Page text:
“Social Security reform” is a code phrase meaning: “Cut benefits and/or increase taxes, because the government can’t afford to pay for Social Security.” Cutting benefits and/or increasing taxes punishes the lower income people, thereby increasing the gap. It also would lead to recession.
Further, the government, being Monetarily Sovereign, and having the unlimited ability to pay any size bills at any time, could afford to pay all Social Security benefits, even without FICA.
Question: Is the Federal Reserve Bank living up to its charter of maintaining price stability and promoting full employment?
Volcker: I’ll be radical and say this dual mandate confuses the issue. The most important thing the Federal Reserve can do over time is maintain price stability. Obviously when you’re in the midst of a recession to start they can maintain price stability and provide a lot of stimulus at the same time.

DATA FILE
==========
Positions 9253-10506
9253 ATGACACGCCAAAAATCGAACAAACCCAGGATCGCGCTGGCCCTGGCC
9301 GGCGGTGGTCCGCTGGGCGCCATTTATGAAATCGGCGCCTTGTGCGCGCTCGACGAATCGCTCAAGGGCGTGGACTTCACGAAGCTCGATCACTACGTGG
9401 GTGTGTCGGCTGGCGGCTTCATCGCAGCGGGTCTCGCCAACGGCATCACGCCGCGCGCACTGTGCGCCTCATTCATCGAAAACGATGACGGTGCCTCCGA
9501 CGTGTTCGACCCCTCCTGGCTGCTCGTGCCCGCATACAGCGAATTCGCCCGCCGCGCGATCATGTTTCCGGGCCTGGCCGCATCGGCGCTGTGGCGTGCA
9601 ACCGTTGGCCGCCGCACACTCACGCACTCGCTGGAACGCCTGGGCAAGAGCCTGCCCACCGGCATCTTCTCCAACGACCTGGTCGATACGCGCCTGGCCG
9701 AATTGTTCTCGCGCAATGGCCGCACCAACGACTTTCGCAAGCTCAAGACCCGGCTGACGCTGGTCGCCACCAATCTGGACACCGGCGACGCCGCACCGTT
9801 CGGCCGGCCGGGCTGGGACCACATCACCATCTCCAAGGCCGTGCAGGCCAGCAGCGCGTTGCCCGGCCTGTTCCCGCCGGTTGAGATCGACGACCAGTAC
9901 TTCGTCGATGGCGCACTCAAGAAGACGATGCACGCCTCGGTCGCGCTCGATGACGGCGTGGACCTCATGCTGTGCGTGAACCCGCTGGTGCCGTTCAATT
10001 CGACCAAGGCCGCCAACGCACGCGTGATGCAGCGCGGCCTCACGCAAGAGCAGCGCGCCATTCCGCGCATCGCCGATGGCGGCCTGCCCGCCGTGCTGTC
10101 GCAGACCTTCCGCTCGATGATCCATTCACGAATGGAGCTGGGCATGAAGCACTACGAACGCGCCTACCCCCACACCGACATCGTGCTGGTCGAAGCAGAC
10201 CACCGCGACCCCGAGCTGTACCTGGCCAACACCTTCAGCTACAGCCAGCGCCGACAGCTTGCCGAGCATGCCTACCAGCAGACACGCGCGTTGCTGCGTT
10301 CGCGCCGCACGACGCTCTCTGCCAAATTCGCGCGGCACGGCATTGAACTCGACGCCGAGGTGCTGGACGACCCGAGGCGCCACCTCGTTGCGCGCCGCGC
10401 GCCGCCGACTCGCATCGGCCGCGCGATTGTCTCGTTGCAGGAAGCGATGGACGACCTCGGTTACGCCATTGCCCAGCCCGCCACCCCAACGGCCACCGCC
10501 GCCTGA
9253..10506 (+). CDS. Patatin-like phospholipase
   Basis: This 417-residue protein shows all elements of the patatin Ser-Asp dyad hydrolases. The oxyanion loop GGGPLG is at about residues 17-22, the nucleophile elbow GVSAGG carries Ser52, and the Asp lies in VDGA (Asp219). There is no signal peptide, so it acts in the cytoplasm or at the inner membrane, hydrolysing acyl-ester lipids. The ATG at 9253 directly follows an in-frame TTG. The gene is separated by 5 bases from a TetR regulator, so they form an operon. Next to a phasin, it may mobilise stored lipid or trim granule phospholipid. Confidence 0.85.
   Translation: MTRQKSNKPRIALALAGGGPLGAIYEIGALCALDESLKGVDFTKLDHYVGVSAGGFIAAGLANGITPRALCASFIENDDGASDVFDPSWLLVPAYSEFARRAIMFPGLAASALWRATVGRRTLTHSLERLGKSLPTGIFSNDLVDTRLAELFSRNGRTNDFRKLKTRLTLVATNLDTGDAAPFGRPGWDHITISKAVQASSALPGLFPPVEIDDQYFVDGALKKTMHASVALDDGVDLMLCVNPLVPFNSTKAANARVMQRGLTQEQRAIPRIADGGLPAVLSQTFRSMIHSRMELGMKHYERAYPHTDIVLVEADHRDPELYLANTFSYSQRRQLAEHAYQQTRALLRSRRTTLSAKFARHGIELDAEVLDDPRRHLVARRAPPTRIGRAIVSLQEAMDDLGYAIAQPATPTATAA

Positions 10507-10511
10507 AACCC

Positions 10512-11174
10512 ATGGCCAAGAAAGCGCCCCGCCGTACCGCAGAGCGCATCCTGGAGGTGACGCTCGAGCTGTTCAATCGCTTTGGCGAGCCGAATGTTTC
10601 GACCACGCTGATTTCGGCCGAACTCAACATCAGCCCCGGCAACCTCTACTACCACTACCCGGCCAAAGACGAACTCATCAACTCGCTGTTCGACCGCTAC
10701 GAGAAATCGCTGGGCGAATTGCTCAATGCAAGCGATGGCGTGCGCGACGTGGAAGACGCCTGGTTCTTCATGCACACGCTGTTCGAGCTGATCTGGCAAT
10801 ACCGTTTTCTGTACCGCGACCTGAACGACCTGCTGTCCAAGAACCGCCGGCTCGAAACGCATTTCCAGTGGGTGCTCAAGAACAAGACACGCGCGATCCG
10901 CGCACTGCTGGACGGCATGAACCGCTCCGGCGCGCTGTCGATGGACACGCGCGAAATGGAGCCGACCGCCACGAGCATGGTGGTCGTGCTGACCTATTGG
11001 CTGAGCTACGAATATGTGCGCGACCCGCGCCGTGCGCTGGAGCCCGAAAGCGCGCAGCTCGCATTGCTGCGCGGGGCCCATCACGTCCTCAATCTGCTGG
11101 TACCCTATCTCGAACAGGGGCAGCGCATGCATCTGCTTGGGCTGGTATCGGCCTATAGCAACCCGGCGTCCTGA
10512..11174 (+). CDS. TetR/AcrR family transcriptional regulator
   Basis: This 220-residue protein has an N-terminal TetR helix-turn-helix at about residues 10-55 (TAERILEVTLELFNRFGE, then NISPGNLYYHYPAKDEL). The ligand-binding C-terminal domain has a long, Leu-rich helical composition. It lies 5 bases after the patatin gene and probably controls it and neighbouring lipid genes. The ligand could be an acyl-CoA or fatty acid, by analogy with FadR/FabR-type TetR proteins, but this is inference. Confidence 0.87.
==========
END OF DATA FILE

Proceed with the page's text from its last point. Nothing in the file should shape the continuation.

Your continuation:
I agree, completely. The primary job of the Fed is to prevent and cure inflation. Stimulating the economy is the job of Congress and the President. Sadly, the politicians have abdicated their economic responsibilities, so have tossed the hot potato to the Fed, which is ill equipped for the job.
In short, Volcker was a good Fed Chairman, but a lousy economist.
Hmmm . . . Is that even possible?
Rodger Malcolm Mitchell
Nine Steps to Prosperity:
1. Eliminate FICA (Click here)
2. Medicare — parts A, B & D — for everyone
3. Send every American citizen an annual check for $5,000 or give every state $5,000 per capita (Click here)
4. Long-term nursing care for everyone
5. Free education (including post-grad) for everyone
6. Salary for attending school (Click here)
7. Eliminate corporate taxes
8. Increase the standard income tax deduction annually
9. Increase federal spending on the myriad initiatives that benefit America’s 99%
No nation can tax itself into prosperity, nor grow without money growth. Monetary Sovereignty: Cutting federal deficits to grow the economy is like applying leeches to cure anemia. Two key equations in economics:
Federal Deficits – Net Imports = Net Private Savings
Gross Domestic Product = Federal Spending + Private Investment and Consumption – Net Imports